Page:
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(NewsUSA) - A growing body of research shows that throughout the next decade women will control significantly more financial assets. Today, they control a third of total U.S. household financial assets (about $10 trillion), but by 2030 women are expected to control most of the $30 trillion in financial assets currently held by baby boomers.
McKinsey & Company reports that the biggest reason for this shift is demographics. Younger women are making more financial and investment decisions than they were 5 years ago. Additionally, older women are set to inherit the assets of joint households (households where a woman is present but hasn't been actively involved in financial decisions).
Meanwhile, American Express estimates there are nearly 13 million women-owned businesses in the United States. They state that "the potential of women entrepreneurs for spurring economic growth has not been fully realized."
As women take charge over a greater share of financial assets, it's important that they seek out financial professionals that best meet their needs.
If you are one of these women, your financial responsibilities probably are or will become significant, and you may have wondered if you need some help. Working with a trustworthy financial advisor -- such as a CERTIFIED FINANCIAL PLANNERTM professional -- can help you navigate financial challenges related to life's transitions, family responsibilities and earnings potential.
Here are 4 examples of why it is important for women to work with a financial planner:
1. During the pandemic, many women have been laid off, furloughed or reduced their working hours. Unfortunately, time away from your career can have negative financial implications -- both for short-term cash flow and long-term goals, such as saving for retirement. A CFP® professional can help you stay focused on the future after a career transition or other earnings gap.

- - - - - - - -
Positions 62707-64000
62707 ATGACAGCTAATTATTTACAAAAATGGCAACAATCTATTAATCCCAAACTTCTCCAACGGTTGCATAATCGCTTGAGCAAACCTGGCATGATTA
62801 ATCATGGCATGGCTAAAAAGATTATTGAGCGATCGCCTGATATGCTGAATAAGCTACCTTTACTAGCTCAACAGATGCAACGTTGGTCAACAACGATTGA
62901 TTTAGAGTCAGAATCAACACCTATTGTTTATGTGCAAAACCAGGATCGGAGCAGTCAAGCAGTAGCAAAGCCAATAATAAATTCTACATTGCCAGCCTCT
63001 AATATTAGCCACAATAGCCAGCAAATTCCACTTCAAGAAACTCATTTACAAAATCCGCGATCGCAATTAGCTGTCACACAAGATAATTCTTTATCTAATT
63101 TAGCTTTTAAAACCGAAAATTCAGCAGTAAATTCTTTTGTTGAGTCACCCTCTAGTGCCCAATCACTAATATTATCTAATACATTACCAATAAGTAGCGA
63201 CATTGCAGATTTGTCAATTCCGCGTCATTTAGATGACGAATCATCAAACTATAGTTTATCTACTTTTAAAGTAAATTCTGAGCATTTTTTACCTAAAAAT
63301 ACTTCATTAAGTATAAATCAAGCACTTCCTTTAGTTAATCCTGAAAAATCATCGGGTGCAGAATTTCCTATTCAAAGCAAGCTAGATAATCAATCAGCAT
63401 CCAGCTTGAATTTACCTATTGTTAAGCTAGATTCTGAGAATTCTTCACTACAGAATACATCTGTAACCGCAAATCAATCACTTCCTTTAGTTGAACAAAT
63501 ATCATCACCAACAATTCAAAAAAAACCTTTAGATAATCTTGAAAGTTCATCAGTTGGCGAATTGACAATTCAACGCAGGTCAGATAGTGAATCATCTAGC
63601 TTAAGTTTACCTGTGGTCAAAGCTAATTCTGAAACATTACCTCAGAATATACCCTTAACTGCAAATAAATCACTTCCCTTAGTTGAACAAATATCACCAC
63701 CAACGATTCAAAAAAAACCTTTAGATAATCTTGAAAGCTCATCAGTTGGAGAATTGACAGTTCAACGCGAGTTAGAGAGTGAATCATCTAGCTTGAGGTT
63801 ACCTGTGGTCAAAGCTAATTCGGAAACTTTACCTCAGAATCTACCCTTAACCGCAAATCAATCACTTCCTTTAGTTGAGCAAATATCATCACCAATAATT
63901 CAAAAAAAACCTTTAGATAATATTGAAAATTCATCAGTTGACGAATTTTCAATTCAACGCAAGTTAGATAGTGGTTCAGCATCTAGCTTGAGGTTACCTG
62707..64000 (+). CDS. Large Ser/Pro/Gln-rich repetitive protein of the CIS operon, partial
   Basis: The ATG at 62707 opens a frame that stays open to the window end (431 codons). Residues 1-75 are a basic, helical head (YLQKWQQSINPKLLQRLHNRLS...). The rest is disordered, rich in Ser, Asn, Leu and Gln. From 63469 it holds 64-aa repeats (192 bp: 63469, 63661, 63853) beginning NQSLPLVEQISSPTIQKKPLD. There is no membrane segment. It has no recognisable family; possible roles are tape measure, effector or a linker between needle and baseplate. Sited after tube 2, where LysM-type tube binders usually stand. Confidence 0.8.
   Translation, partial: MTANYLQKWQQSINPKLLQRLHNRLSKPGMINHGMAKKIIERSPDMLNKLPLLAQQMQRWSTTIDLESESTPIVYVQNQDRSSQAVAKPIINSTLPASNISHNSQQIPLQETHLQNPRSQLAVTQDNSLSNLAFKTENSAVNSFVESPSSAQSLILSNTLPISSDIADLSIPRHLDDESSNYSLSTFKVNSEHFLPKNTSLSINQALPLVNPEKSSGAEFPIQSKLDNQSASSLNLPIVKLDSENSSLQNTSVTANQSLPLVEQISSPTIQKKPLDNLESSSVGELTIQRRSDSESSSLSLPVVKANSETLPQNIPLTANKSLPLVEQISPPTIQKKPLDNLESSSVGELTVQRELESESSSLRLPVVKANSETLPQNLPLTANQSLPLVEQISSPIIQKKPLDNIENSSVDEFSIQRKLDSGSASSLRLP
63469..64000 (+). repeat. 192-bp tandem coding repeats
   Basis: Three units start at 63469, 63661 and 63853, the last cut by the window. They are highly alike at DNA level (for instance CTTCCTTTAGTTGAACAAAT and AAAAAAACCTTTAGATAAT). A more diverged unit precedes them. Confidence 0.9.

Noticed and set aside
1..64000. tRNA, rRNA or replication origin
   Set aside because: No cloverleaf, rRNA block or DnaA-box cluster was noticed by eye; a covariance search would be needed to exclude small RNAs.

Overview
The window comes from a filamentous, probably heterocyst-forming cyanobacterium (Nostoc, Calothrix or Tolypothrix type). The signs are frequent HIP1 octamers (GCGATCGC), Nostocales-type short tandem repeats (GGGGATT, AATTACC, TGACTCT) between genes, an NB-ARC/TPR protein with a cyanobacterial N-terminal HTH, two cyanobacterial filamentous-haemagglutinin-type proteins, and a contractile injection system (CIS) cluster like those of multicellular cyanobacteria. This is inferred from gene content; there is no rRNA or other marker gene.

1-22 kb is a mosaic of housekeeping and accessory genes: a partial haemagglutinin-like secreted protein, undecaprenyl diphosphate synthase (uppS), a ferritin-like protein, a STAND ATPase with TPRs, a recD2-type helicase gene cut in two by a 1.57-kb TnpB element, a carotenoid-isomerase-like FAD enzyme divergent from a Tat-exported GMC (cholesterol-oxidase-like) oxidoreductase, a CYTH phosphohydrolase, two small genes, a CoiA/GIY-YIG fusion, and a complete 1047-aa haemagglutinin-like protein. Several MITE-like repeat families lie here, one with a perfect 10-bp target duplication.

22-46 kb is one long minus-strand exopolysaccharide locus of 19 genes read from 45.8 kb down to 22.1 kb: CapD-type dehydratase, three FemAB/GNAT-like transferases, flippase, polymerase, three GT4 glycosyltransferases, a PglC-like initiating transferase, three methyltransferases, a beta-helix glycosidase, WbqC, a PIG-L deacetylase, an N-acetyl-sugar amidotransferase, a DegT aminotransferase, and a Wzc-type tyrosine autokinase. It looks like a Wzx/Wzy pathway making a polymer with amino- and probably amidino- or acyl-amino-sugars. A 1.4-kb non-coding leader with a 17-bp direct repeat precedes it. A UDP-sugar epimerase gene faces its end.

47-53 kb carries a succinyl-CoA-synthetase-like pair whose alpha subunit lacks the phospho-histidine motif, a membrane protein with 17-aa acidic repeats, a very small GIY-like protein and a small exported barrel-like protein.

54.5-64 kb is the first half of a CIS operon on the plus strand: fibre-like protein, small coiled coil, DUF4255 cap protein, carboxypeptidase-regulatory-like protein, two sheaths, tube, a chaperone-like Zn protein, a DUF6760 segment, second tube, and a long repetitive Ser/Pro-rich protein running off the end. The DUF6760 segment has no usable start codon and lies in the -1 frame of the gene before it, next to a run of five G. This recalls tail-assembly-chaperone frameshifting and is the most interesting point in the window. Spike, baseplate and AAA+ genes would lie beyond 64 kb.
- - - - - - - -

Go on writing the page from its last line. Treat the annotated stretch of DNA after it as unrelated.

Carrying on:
2. If you own a business (or plan to start one), a CFP® professional can collaborate with you to create a financial plan that incorporates different stages of the entrepreneurial journey, including the start-up phase, growth, expansion and succession planning.
3. A CFP® professional can help couples merge, reset or adjust their finances. Whether you are getting married or have made another long-term commitment to each other, a CFP® professional can help you evaluate Social Security maximization strategies, tax implications, and options for retirement planning and estate planning. In these cases, it is important that women have a relationship with their advisor, regardless of who serves as the primary financial decisionmaker for their family.
4. A CFP® professional can help manage estate planning. When you lose a loved one, your financial planner can help you handle insurance claims and policies, review Social Security and retirement benefits, and understand where investment accounts are located. They can also help you manage any inheritance you receive.
If you decide to work with a financial planner, you'll want to conduct due diligence before entrusting someone with your most important decisions. Visit LetsMakeAPlan.org to find CFP® professionals, then interview several of them -- asking questions about their service model and experience, among other areas -- to find the right fit.
Once you establish a relationship with your financial planner, keep in touch with them and stay involved in your finances. Together, you and your financial planner can work toward and reach your financial goals.
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